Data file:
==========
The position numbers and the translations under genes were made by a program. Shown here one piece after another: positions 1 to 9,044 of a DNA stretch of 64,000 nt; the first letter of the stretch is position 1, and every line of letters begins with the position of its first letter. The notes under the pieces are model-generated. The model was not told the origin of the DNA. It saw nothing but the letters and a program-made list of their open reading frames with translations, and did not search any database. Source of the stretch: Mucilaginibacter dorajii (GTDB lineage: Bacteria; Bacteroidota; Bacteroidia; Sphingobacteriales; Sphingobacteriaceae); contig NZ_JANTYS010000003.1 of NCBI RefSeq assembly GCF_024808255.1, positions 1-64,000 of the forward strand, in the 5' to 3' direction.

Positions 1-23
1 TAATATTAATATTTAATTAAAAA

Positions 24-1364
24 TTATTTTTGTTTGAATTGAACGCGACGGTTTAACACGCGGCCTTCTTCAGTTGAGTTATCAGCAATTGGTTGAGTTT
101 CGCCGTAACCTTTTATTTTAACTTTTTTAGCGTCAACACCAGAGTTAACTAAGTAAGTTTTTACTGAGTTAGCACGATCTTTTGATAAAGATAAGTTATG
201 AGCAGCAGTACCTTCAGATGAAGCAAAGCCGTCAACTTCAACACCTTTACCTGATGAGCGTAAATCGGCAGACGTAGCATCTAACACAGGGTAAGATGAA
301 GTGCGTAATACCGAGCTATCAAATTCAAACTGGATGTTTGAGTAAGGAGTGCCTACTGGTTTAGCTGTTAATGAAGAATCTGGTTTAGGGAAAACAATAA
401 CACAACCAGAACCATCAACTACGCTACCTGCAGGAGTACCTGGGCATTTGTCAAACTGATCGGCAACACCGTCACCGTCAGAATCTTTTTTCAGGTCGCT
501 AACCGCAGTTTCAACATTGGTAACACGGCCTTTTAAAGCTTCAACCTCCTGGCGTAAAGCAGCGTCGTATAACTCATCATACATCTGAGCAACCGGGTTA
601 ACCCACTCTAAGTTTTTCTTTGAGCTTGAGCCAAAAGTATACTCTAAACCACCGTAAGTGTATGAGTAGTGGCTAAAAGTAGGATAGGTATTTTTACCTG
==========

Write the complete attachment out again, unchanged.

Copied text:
The position numbers and the translations under genes were made by a program. Shown here one piece after another: positions 1 to 9,044 of a DNA stretch of 64,000 nt; the first letter of the stretch is position 1, and every line of letters begins with the position of its first letter. The notes under the pieces are model-generated. The model was not told the origin of the DNA. It saw nothing but the letters and a program-made list of their open reading frames with translations, and did not search any database. Source of the stretch: Mucilaginibacter dorajii (GTDB lineage: Bacteria; Bacteroidota; Bacteroidia; Sphingobacteriales; Sphingobacteriaceae); contig NZ_JANTYS010000003.1 of NCBI RefSeq assembly GCF_024808255.1, positions 1-64,000 of the forward strand, in the 5' to 3' direction.

Positions 1-23
1 TAATATTAATATTTAATTAAAAA

Positions 24-1364
24 TTATTTTTGTTTGAATTGAACGCGACGGTTTAACACGCGGCCTTCTTCAGTTGAGTTATCAGCAATTGGTTGAGTTT
101 CGCCGTAACCTTTTATTTTAACTTTTTTAGCGTCAACACCAGAGTTAACTAAGTAAGTTTTTACTGAGTTAGCACGATCTTTTGATAAAGATAAGTTATG
201 AGCAGCAGTACCTTCAGATGAAGCAAAGCCGTCAACTTCAACACCTTTACCTGATGAGCGTAAATCGGCAGACGTAGCATCTAACACAGGGTAAGATGAA
301 GTGCGTAATACCGAGCTATCAAATTCAAACTGGATGTTTGAGTAAGGAGTGCCTACTGGTTTAGCTGTTAATGAAGAATCTGGTTTAGGGAAAACAATAA
401 CACAACCAGAACCATCAACTACGCTACCTGCAGGAGTACCTGGGCATTTGTCAAACTGATCGGCAACACCGTCACCGTCAGAATCTTTTTTCAGGTCGCT
501 AACCGCAGTTTCAACATTGGTAACACGGCCTTTTAAAGCTTCAACCTCCTGGCGTAAAGCAGCGTCGTATAACTCATCATACATCTGAGCAACCGGGTTA
601 ACCCACTCTAAGTTTTTCTTTGAGCTTGAGCCAAAAGTATACTCTAAACCACCGTAAGTGTATGAGTAGTGGCTAAAAGTAGGATAGGTATTTTTACCTG